You may indeed have plenty of time, but she does not, if having babies is important to her. The "pressure to marry" that women are said to exert on their hapless boyfriends has a very practical explanation, at least for women over thirty. I get the feeling that you understand this, and that is why you feel a need to make the call now, after a year of dating.

If you didn't love her, you wouldn't mind stringing her along. Since you do, and if babies are something she wants, you need to talk honestly with her about your reluctance to get married at this point and let her decide how she feels about that.

Don't forget to play up your sincere desire not to waste her time despite your happiness with the way things are. It has the advantage of being true, and sounds better than "you are this, and do that, and while it's OK for now I can't see spending my whole life with it."
posted by Methylviolet at 9:54 PM on May 29, 2006

Annoyances bother you for a second, make you laugh or smile and don't bother you at all a few minutes later. Deal breakers are things you know you can't or don't want to live with.
posted by croutonsupafreak at 9:56 PM on May 29, 2006

My husband is generally less interested in sex, and definitely less interested in religion than I am. These have never even been remote issues in our relationship.

What have we nearly broken up over? Kids. I want to have them, always have. He decided a year after we were married that he doesn't want children in his life. We're working this one out over time (we're both young), but it is a painful subject.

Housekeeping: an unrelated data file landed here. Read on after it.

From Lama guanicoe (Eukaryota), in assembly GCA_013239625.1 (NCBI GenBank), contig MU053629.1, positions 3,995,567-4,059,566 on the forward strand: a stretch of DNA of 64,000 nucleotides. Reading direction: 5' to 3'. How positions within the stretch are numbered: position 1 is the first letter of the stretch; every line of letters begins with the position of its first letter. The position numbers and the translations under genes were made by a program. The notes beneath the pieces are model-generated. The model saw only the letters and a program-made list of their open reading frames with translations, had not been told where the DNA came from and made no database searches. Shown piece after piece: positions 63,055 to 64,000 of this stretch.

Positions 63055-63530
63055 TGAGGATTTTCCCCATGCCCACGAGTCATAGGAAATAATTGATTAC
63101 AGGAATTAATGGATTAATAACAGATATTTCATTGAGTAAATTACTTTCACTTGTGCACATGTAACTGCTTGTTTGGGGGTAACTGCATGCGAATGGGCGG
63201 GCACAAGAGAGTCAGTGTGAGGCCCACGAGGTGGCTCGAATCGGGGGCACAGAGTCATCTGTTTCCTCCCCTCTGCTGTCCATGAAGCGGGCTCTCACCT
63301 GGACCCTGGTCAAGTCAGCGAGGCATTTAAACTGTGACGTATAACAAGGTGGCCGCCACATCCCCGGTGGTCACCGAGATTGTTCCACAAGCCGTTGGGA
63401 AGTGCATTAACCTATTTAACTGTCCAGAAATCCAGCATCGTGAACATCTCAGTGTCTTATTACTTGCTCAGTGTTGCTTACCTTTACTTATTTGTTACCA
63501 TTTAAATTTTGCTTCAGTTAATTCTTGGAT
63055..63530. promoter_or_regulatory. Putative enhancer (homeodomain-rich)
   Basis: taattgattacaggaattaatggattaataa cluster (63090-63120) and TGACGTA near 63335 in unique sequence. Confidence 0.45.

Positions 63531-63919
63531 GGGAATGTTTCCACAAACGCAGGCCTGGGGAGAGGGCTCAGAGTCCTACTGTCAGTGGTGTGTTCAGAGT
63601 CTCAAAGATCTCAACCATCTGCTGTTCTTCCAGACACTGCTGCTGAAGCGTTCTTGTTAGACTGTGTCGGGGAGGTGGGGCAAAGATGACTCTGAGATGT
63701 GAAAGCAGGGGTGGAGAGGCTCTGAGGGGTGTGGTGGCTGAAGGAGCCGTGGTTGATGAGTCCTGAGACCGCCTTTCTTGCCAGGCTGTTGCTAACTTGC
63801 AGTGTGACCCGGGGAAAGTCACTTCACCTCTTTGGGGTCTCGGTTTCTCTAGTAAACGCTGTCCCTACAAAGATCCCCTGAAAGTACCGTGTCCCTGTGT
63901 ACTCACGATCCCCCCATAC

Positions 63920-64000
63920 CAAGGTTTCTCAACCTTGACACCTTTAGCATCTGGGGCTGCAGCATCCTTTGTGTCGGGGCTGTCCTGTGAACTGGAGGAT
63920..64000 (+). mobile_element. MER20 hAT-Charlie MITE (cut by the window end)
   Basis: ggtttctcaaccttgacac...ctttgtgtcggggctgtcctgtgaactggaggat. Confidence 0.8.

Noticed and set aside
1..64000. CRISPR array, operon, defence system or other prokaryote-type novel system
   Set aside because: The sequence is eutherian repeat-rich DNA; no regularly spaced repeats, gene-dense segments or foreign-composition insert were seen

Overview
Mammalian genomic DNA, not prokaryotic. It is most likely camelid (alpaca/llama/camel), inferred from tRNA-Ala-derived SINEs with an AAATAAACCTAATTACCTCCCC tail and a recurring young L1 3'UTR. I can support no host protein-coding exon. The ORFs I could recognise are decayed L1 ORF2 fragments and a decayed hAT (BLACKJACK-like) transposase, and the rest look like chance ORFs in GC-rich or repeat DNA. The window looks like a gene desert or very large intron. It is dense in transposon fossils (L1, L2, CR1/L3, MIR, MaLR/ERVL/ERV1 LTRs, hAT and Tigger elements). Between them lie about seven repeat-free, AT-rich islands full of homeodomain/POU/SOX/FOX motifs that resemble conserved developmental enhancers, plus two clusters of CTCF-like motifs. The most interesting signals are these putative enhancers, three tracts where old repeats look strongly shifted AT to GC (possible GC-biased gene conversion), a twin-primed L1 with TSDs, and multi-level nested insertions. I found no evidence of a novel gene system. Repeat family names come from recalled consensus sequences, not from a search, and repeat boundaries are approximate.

Wait it out. With time, you'll either resolve your differences or you'll discover that what you consider to be a deal-breaker really is, well, breaking the deal. It's different for everyone.
posted by grapefruitmoon at 9:59 PM on May 29, 2006

Best answer: when it's right, you'll know. there won't be questions like these.

This is wrong, wrong, wrong, wrong.

There will always be questions like these, even in seemingly perfect relationships. What's important is to find somebody you love, somebody you also like, somebody who is not only your best friend, but who will not drive you nuts.

There are always going to be things that other people that drive you nuts. Hell, there are things that you do that drive you nuts. What's important is to do what you're doing: take the time to analyze things a little, to try to determine what's important.

From my experience, each of these things is a potential problem, but the degree to which each will hinder a potential marriage is contingent upon a lot of variables. How sexually incompatible are you? It sounds as if you believe some of your girlfriend's inhibition may go away when you're married. Have you had a frank conversation about this?

For some people, religious compatibility is huge. I know a woman who has threatened to divorce her husband if his religious ideas change. I know another woman who is a religious nutcase even though her husband does not regularly attend church or participate in religious activities. Both have happy marriages. I know people who have nearly identical religious beliefs who have divorced over other things. Religious compatibility is certainly a factor, but the importance depends on the couple.

To me, the most worrisome complaint you've listed is the sense of entitlement. Now this is something that might pass as your girlfriend matures. Except that, theoretically, she already has matured. A sense of entitlement is never never a pretty thing, and it can grow into a burden in any relationship, a marriage most of all. That's not to say that it has to be a dealbreaker (it's just a pet peeve of mine so I would be very wary of anyone like this), but that it's certainly something to watch.